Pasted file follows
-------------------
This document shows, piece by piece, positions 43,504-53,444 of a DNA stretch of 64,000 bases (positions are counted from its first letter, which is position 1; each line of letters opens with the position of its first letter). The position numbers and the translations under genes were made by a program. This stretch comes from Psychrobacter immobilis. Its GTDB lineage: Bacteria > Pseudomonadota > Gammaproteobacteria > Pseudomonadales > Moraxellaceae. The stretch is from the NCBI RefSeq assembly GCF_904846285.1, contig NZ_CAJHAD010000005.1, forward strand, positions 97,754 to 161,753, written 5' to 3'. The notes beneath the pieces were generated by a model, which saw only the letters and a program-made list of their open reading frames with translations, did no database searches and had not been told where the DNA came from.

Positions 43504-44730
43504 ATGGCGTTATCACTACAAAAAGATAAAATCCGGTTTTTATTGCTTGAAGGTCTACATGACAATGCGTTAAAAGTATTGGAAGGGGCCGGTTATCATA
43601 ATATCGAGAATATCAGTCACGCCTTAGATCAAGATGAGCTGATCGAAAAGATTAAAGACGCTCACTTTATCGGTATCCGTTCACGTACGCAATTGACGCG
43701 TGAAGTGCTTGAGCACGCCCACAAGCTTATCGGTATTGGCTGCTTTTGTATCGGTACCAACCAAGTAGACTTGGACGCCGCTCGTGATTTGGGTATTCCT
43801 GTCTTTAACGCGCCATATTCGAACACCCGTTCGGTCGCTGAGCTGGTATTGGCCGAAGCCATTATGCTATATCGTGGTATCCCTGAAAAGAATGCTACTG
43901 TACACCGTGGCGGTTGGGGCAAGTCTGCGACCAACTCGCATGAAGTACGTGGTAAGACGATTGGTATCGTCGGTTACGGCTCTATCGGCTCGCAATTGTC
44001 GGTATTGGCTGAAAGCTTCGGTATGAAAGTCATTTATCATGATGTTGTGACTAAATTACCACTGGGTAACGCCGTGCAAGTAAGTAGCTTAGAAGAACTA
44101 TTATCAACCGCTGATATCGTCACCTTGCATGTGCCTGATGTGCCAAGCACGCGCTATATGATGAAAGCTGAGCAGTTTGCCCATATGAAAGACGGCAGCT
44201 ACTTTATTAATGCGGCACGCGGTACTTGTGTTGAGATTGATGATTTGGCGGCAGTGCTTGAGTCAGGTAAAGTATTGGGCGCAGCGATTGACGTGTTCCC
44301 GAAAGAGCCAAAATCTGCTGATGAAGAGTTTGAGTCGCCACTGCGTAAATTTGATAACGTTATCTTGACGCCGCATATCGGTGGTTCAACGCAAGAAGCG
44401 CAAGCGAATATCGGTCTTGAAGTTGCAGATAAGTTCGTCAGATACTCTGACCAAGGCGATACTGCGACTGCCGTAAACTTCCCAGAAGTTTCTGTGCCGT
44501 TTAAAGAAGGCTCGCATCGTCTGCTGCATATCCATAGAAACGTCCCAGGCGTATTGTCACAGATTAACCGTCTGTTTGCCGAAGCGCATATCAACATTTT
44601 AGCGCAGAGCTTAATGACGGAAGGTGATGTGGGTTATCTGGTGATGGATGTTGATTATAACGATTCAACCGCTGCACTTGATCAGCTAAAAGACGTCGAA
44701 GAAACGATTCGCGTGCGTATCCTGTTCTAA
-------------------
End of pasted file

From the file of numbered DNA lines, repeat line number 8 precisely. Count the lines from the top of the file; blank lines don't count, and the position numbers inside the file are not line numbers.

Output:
44001 GGTATTGGCTGAAAGCTTCGGTATGAAAGTCATTTATCATGATGTTGTGACTAAATTACCACTGGGTAACGCCGTGCAAGTAAGTAGCTTAGAAGAACTA